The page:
Considering the whole dataset, the results of the multi-model comparison of the GLMM showed that the two top-ranked models (i.e., those with ΔAICc values within two units) included the age and camera as predictors. The two top-ranked models showed one differences in productivity among territories in relation to pair composition (i.e., lower productivity in nests occupied by two subadults or by one adult and one subadult in comparison to those occupied by two adults); and the other one the additive effect of pair composition and the installation of video surveillance cameras (i.e., lower productivity in video-surveilled nests) (Table 2). Fixed effects of the two top-ranked models explained 87.19% and 87.78% of the overall variance (R2marginal = 0.8719 and R2marginal = 0.8778), respectively; and 87.70% and 88.23% of the variance was explained by the entire model, including both fixed and random effects (R2conditional = 0.8770 and R2conditional = 0.8823), respectively. Remarkably, those nests under video surveillance showed the lowest values of productivity across the long-term (23-years) temporal dataset (Fig. 2).

Table 2 Model comparison results of the Generalized Linear Mixed Models (GLMMs) of the productivity (measured as the number of chicks per nest) versus the installation of video surveillance cameras, pair composition, and the interaction between pair composition and the installation of cameras.

Average breeding success was 66.80% ± 12.92 successful pairs all over the study period (2000–2022). Considering the period in which video surveillance cameras were installed (2021–2022), pairs under video surveillance showed lower average breeding success (mean = 33.33%, n = 12) than pairs without cameras (mean = 79.17%, n = 24).


Video surveillance cameras are a useful and practical tool to study many aspects of ecology and animal behaviour that would otherwise be practically impossible to obtain1. Today, thanks to technological advances, they constitute a cost-effective tool and their application and usefulness have been demonstrated over several decades of use, as reported in the literature32,55. Although most studies report neutral effects of cameras on birds5,17,25,27, or directly assume no effects without a formal test for it, very few studies analyse in detail the potential negative effects of their use, particularly on raptors. The advantages of using video cameras in nests are evident. However, as with all technologies, they have their limitations and drawbacks. Among them, it should be noted that the analysis of the images obtained through video surveillance is time-consuming since it requires long hours of viewing the recordings to obtain the data. In addition, the fact that they have to be installed outdoors inevitably exposes the technology to environmental conditions that are sometimes adverse (e.g., rain, wind, hail, humidity, salinity conditions or even the presence of other species that can alter the system such as herbivores and rodents) and for which the technology has not been originally designed, particularly in most cases where the equipment is readapted to operate outdoors. To this fact must be added the difficulty of camera installation, especially in the case of working at height such as on cliffs or trees where many species of birds nest (e.g. raptors). This entails the need to have to fine-tune all the parameters before installation, since any repair or readjustment that has to be done afterwards implies access to nests in the middle of the breeding season, coinciding with the most sensitive period for bird reproduction56. In this paper, thanks to the availability of a database obtained through long-term monitoring of a population of Bonelli’s eagle, I show how the inappropriate use of video surveillance cameras could result in negative effects on the reproduction of a threatened species. Far from being a critique of technology, this paper analyses the effect of video surveillance camera installation on reproduction and then discusses what factors might be behind the statistically significant reduction in breeding performance observed.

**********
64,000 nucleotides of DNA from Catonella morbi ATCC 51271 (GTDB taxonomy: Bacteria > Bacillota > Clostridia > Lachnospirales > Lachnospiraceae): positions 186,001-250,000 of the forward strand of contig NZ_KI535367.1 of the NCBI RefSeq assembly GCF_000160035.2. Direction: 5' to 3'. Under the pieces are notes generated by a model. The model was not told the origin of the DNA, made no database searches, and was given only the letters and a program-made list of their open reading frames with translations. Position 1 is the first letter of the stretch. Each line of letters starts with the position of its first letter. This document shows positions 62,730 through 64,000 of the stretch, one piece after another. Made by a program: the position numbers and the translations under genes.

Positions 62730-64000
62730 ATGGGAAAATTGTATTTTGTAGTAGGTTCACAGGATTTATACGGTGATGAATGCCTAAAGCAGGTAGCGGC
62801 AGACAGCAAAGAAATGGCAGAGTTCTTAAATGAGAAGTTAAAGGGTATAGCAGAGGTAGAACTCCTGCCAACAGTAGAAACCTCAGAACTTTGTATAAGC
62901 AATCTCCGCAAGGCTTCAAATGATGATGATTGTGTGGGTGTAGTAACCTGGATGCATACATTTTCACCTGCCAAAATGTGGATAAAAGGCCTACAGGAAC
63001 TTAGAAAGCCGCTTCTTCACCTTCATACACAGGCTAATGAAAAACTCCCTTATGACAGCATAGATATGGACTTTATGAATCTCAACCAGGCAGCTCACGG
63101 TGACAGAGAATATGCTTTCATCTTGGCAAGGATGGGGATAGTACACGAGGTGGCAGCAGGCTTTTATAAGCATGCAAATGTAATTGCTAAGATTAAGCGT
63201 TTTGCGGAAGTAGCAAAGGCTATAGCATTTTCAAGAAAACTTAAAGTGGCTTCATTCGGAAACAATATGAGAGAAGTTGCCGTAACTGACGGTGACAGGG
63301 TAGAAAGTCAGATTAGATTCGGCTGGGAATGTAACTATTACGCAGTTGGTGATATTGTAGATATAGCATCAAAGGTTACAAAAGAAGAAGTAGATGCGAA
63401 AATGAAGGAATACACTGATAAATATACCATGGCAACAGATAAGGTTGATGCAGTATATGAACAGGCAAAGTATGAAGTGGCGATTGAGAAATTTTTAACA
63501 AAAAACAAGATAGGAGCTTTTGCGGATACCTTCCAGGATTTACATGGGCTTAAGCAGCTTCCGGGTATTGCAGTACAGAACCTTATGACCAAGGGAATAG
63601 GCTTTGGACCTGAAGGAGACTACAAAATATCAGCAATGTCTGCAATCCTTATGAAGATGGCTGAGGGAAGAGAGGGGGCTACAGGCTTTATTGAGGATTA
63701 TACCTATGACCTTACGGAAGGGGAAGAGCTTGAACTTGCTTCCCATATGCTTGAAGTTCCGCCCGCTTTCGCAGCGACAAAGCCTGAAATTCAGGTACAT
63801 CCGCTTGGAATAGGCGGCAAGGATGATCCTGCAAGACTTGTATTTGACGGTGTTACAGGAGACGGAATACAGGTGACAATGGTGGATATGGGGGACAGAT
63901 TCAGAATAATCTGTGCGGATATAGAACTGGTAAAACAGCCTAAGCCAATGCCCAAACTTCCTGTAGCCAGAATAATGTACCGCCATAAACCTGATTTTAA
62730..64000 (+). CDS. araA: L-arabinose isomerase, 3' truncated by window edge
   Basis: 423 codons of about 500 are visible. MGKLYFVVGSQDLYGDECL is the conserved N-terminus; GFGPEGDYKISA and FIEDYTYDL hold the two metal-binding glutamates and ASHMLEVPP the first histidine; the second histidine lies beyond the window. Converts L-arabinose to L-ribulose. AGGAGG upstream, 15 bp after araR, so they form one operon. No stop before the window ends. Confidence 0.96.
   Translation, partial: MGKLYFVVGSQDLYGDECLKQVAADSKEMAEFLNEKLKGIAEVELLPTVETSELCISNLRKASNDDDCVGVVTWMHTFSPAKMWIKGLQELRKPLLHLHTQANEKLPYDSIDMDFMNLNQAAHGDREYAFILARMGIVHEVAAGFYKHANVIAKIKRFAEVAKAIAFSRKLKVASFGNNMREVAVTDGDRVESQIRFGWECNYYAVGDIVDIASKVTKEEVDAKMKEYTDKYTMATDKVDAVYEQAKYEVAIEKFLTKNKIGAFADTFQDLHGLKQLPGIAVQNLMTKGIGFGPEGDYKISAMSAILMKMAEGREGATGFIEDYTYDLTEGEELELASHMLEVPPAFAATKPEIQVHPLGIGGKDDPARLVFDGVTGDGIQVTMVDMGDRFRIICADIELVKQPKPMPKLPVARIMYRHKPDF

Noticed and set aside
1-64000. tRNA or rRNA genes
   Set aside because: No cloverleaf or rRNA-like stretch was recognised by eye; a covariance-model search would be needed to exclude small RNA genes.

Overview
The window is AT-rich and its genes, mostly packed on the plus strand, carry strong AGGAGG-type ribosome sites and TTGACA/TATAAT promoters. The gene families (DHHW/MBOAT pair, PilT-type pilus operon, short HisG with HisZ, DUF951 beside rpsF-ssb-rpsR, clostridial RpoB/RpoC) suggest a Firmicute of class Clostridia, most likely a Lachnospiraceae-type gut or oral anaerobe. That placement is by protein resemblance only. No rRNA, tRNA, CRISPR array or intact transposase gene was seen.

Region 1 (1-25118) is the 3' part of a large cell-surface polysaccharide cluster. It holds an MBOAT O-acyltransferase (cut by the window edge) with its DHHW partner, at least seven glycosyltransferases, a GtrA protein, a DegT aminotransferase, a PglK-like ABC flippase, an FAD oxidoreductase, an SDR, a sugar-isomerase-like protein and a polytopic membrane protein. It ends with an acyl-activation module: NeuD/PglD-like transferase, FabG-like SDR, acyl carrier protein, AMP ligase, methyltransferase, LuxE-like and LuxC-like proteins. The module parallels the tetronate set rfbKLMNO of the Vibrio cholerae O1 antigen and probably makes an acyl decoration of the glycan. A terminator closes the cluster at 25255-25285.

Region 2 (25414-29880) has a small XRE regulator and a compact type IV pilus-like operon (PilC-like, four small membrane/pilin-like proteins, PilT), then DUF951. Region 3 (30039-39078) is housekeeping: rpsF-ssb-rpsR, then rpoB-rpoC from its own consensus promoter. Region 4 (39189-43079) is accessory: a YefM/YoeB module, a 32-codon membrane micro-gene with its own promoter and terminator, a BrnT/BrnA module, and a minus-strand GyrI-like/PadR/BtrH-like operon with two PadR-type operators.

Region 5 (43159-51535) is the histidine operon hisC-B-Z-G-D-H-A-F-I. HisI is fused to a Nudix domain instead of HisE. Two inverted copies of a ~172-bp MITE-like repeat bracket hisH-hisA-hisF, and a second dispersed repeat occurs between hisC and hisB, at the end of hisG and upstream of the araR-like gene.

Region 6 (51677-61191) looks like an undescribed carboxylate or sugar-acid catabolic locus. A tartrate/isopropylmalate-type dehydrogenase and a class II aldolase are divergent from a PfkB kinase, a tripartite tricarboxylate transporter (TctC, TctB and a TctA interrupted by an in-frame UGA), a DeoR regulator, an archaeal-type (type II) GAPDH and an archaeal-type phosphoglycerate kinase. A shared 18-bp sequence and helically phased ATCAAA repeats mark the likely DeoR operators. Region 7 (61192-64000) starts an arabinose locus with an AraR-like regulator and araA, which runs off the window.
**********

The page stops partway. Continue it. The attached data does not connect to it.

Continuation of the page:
According to the results of this work, the installation of cameras in Bonelli’s eagle nests has caused a reduction in the productivity and breeding success of the territories under video surveillance. My results show no differences in breeding performance between the years 2021–2022, when cameras were operating, but significant differences in breeding parameters between territories under video surveillance and those without video surveillance in the same period. Considering the overall dataset (period: 2000–2022), there were no differences in breeding performance before and after the installation of video cameras. When all variables were taken into account, the results of the GLMM showed significant differences in productivity among territories in relation to the installation of video surveillance cameras and pair composition. Pairs composed of two subadult birds or by one subadult and one adult bird were less likely to be successful in reproduction, which is in agreement with the general pattern reported in this39,57,58 and other eagles59,60.